“Some of the maps are a little unfair, giving an obvious advantage to the attacking or defending team depending on the leve.”This level of choice works beautifully in the singleplayer, and translates flawlessly into multiplayer as well. It’s a tribute to good game design when a formula can be applied to modes for one or multiple players, and Bad Company is virtually seamless in this respect. However, there are a few little niggles here and there. The multiplayer only allows squads to chat together, so the team as a whole is often flying blind. The teams are often unbalanced, meaning it’s possible to pit twelve people against three before the server intervenes. Some of the maps are a little unfair, giving an obvious advantage to the attacking or defending team depending on the level – for example, the attackers on Oasis have a whole stock of tanks. Considering the map is flat, this gives them an almost infuriating upper hand – likewise, the defenders on another map have a guided missile outpost hidden in a bush high above the rest of the map, rendering any attacker’s vehicle a sitting duck until someone actually figures out where the hell all of these rockets are coming from. Still, none of it is game breaking, and the multiplayer is definitely some of the best on Xbox LIVE.
The other thing that helps make the gameplay so impressive is the presentation. Sure, we saw this open-area buffoonery in Crysis and Red Faction, but never before has it been shown off with this level of atmosphere. In keeping with the adventure theme, a light film grain speckles the screen – conveniently distracting eyes from the jaggies that do unfortunately permeate the game. Still, it’s understandable that a game with levels this huge and graphics this detailed to leave out hardware-intensive anti-aliasing. The environments all look great, with rolling hills and little villages speckled around the map, and the guns are rendered very nicely. The characters are the best aspect of the graphics, though; all four members of B-Company and their foes are very expressive. Add some gorgeous particle effects on top of all this, and you have one hell of a looker.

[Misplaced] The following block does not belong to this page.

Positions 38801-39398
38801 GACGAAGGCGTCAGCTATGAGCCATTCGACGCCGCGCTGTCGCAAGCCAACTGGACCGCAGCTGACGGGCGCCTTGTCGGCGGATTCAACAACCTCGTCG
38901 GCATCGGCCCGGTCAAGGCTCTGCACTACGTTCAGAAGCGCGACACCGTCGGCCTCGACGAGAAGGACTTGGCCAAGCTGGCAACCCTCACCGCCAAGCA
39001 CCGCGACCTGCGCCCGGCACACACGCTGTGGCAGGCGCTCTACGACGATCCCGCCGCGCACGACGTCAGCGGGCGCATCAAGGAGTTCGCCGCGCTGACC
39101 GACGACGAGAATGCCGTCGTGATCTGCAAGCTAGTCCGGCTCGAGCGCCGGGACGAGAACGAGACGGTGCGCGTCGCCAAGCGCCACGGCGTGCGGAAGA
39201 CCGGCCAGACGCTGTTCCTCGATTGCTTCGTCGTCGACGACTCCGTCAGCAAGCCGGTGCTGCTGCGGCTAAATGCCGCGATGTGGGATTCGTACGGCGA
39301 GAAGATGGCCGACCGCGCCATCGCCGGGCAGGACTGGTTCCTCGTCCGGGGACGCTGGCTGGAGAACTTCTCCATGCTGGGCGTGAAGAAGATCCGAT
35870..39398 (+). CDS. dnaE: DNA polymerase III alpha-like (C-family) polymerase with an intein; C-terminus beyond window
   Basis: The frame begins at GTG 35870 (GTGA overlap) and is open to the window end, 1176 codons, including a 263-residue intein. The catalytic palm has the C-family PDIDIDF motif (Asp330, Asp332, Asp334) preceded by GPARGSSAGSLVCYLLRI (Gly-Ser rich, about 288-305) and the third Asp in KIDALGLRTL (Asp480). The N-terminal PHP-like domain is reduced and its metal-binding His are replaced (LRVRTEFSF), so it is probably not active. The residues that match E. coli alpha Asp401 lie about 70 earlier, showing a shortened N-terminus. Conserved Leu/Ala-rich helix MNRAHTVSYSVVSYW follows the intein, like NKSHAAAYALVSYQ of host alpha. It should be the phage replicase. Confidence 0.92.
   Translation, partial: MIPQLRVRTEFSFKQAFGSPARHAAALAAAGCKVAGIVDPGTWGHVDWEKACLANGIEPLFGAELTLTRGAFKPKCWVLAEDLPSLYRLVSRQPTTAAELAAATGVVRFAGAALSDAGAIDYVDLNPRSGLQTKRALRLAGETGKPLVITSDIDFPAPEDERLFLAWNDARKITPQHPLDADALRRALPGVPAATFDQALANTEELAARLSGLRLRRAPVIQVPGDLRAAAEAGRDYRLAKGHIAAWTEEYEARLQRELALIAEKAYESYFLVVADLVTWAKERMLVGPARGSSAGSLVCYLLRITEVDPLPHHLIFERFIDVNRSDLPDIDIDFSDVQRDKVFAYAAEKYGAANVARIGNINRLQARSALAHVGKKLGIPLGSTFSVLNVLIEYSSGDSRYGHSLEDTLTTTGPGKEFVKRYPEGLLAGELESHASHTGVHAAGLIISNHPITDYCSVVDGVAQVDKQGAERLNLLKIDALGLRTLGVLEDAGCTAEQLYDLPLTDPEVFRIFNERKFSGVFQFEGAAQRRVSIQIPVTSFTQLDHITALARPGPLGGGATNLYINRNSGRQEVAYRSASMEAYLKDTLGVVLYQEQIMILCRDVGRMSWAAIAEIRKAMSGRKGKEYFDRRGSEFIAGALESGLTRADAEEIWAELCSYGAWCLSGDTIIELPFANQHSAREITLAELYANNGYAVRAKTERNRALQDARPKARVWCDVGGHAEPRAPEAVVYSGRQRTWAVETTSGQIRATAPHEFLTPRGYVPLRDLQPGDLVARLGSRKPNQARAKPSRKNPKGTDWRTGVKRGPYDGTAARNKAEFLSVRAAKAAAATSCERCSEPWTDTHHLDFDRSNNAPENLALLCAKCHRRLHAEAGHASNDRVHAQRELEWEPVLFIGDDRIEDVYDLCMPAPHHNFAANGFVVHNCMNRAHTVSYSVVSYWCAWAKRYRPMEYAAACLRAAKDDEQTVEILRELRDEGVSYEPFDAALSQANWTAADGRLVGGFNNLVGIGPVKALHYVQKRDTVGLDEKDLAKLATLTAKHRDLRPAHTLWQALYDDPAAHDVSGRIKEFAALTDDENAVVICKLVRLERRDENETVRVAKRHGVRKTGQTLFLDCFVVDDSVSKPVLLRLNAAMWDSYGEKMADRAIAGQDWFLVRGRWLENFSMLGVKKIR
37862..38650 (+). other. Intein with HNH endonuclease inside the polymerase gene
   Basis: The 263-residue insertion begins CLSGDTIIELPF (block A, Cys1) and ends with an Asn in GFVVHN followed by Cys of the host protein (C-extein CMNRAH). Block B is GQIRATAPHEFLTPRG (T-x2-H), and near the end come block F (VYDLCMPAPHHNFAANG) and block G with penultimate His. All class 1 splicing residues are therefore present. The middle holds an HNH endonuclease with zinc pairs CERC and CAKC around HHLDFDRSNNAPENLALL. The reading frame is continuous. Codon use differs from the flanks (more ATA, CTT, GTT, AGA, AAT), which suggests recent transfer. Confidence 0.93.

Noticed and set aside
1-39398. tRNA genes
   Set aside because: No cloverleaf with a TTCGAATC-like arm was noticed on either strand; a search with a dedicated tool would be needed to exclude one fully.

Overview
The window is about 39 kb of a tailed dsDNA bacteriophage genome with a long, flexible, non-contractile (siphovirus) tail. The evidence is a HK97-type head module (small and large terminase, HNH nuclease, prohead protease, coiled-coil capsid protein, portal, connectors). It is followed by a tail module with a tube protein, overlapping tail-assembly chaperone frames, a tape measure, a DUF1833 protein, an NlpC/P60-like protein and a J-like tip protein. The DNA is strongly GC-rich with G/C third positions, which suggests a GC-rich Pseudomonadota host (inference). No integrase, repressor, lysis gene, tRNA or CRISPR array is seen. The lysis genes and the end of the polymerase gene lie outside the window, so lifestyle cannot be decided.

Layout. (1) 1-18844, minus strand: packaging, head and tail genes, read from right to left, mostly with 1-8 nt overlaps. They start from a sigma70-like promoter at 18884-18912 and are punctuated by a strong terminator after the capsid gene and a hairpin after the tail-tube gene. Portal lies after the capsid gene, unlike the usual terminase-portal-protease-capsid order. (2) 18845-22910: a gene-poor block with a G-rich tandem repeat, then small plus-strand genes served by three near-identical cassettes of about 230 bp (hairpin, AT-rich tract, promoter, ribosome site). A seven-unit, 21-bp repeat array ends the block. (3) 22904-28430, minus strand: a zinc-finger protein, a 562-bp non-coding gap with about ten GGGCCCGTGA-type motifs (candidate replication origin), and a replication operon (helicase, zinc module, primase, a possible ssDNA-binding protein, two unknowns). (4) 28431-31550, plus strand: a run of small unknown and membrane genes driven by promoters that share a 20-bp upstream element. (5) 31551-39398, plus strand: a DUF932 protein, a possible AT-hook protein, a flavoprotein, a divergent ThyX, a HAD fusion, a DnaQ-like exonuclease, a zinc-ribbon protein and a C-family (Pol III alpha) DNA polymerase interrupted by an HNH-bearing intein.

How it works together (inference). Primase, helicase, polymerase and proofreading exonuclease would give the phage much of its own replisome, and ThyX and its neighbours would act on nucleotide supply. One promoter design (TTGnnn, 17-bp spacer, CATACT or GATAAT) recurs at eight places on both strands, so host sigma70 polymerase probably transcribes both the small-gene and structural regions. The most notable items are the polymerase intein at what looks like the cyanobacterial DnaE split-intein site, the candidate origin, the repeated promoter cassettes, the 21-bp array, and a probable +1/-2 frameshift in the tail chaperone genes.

The sound design is what seals the deal, though. Sound effects are tailored to fit any given setting, with faraway gunshots sounding like pops, and mortar fire giving off an ominous rumble in the distance. It’s remarkable just how detailed the sound is; given the massive scope of every level, having this elaborate sound processing simply boggles the mind. Even voices are properly enhanced – it’s quite spooky hearing all of this coming out of a video game. The gritty visuals and the realistic sound make the game feel as if it was ripped from a soldier’s camcorder, lending a level of intensity rare in video games. It’s actually quite jarring going from the laugh-a-minute moments of peace to the raucous and terrifying sounds of battle. Is this intentional? Bad Company‘s biggest flaw is that it walks the line between tasteless and satirical, and it’s hard to put a finger on just what it’s aiming for.
All in all, Bad Company is a success. As a console exclusive, it delivers a great campaign with unique features that set it apart from the majority of first-person shooters on the platform. The multiplayer is just as fantastic, although it only has one mode. (Gold Rush, a variation on attack and defend) As of this writing, a second mode has been promised for free. With great characters, solid gameplay, and jaw-dropping presentation, Bad Company provides a brilliant Battlefield game for consoles without sacrificing too much of what made the PC versions so popular.